Cask Strength


December 30, 1999
During the day, it’s easy for me to be productive. No one conducts job interviews the week between Christmas and New Year’s, so instead of actively looking for work, I use the time to get my bearings in my new surroundings. The busier I stay, the less I think of Edward. Then night finds me alone in what feels like someone else’s apartment, and there’s nothing for me to do but think.

It’s ridiculous that crying is as much a part of my bedtime routine as brushing my teeth or putting on lotion. I never forget that it was my decision to leave. Sobbing nightly isn’t healthy, but neither is sacrificing myself for someone unwilling to do the same for me.

This night is no different. On my newly-delivered bed in what still doesn’t feel like my room, I hug my knees to my chest and let it all out. It isn’t until I stretch out under the covers that I hear it—Vivaldi’s Guitar Concerto in D. Carlisle must have turned on the stereo to drown out my sobbing, and that makes me feel like an ass. I get out of bed and head to the living room to apologize, stopping in my tracks the moment I see Carlisle.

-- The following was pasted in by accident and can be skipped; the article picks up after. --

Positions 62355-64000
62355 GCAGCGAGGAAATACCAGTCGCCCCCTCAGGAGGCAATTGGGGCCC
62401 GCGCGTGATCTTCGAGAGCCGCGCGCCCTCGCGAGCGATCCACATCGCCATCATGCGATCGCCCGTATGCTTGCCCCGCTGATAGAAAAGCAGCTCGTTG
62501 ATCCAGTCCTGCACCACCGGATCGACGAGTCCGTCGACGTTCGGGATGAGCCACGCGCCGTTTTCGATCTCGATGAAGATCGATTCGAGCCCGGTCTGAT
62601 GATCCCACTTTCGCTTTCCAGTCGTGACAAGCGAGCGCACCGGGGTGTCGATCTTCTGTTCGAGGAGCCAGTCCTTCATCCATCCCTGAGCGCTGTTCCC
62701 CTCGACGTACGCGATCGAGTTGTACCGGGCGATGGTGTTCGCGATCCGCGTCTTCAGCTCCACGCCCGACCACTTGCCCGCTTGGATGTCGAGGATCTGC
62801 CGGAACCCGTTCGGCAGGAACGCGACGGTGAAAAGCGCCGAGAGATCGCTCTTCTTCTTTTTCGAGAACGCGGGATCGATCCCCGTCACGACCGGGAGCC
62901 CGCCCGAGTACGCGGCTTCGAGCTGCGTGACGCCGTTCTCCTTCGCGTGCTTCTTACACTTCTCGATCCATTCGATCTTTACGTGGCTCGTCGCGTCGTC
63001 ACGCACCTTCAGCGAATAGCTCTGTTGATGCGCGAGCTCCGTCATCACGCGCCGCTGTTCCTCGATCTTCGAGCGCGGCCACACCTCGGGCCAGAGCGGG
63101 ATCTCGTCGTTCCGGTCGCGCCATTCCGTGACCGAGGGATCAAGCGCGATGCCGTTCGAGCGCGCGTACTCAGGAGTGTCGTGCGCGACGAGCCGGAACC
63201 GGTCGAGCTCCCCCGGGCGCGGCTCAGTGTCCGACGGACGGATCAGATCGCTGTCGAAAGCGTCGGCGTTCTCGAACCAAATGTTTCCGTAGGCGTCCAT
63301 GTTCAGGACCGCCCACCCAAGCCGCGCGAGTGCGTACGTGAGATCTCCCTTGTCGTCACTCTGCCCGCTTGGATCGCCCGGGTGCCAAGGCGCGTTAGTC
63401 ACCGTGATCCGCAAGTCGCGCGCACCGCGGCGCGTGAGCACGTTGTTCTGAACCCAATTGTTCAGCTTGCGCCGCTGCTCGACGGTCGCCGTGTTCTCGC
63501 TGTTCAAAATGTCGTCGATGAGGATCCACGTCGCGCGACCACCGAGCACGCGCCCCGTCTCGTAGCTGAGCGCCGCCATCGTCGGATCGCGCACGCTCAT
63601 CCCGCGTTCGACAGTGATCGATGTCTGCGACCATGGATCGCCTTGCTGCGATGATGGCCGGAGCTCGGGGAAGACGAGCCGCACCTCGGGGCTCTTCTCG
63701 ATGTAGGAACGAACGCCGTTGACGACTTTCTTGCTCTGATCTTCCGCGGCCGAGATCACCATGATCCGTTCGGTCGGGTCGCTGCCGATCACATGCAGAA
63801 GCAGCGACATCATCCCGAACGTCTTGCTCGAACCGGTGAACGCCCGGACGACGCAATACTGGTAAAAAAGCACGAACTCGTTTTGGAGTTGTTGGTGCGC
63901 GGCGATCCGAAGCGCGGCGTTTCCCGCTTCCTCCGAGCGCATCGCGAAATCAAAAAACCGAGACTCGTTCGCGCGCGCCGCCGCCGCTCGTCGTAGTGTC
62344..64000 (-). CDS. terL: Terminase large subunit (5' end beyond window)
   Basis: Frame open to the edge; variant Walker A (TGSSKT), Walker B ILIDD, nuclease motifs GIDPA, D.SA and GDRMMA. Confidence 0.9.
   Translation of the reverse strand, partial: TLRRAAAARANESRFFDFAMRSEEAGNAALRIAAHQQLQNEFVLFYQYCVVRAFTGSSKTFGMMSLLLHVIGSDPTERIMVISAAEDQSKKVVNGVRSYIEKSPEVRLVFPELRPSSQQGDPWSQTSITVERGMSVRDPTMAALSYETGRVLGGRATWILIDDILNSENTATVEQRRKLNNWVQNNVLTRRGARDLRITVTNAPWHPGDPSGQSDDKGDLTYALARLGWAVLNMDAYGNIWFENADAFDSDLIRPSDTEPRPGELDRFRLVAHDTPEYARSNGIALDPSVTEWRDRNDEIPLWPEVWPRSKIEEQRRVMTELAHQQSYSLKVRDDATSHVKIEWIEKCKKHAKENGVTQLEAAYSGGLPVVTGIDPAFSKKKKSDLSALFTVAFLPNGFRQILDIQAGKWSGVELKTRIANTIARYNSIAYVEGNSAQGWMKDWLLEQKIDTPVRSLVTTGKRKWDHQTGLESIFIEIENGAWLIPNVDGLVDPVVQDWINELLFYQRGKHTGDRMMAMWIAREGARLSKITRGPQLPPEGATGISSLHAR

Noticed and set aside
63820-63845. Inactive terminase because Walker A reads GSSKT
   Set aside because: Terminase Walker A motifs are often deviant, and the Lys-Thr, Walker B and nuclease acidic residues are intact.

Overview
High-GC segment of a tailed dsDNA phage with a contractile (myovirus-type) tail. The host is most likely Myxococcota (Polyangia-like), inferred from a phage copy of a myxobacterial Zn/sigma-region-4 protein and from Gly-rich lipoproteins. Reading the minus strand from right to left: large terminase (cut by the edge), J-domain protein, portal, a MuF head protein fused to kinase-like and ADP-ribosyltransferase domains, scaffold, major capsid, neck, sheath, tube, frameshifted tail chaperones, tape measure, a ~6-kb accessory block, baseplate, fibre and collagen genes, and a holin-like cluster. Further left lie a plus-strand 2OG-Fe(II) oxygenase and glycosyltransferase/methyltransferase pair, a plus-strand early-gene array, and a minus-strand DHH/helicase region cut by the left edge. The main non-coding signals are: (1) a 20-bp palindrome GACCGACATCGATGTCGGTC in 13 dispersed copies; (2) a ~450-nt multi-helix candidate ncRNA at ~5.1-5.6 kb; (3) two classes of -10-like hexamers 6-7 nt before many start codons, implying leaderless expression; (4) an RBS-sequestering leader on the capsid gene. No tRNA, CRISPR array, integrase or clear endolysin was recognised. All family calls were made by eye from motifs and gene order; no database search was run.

He’s wearing nothing but black chef pants. It’s the first time I’ve seen him without his shirt, and though he has a nice chest, that’s not what renders me immobile. It’s the realization the music I assumed was a CD is actually coming from him.

His eyes are closed, and he’s swaying. In this moment, it’s as if nothing exists for him but music and his guitar. I’m not sure why, but I feel like I’m intruding on something not meant for my eyes. It’s awkward, and I’m about to tiptoe back to my room when he opens his eyes and catches me standing in the hallway like a tool.